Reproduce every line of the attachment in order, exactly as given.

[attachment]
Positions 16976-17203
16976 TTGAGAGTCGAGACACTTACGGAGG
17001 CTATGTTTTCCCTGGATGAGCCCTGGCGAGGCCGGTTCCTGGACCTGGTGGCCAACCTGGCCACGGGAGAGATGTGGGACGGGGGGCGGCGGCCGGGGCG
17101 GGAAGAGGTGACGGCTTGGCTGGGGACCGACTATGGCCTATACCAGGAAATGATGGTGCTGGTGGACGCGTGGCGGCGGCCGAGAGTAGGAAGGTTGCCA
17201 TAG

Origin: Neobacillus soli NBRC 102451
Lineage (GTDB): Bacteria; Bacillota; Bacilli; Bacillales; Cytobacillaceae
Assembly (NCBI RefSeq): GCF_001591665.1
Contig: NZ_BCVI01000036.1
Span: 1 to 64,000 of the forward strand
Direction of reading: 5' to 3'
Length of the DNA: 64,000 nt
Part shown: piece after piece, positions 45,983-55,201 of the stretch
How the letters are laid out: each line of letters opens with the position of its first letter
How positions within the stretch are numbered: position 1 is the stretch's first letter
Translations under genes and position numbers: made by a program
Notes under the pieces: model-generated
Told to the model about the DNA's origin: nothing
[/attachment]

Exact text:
Positions 16976-17203
16976 TTGAGAGTCGAGACACTTACGGAGG
17001 CTATGTTTTCCCTGGATGAGCCCTGGCGAGGCCGGTTCCTGGACCTGGTGGCCAACCTGGCCACGGGAGAGATGTGGGACGGGGGGCGGCGGCCGGGGCG
17101 GGAAGAGGTGACGGCTTGGCTGGGGACCGACTATGGCCTATACCAGGAAATGATGGTGCTGGTGGACGCGTGGCGGCGGCCGAGAGTAGGAAGGTTGCCA
17201 TAG

Origin: Neobacillus soli NBRC 102451
Lineage (GTDB): Bacteria; Bacillota; Bacilli; Bacillales; Cytobacillaceae
Assembly (NCBI RefSeq): GCF_001591665.1
Contig: NZ_BCVI01000036.1
Span: 1 to 64,000 of the forward strand
Direction of reading: 5' to 3'
Length of the DNA: 64,000 nt
Part shown: piece after piece, positions 45,983-55,201 of the stretch
How the letters are laid out: each line of letters opens with the position of its first letter
How positions within the stretch are numbered: position 1 is the stretch's first letter
Translations under genes and position numbers: made by a program
Notes under the pieces: model-generated
Told to the model about the DNA's origin: nothing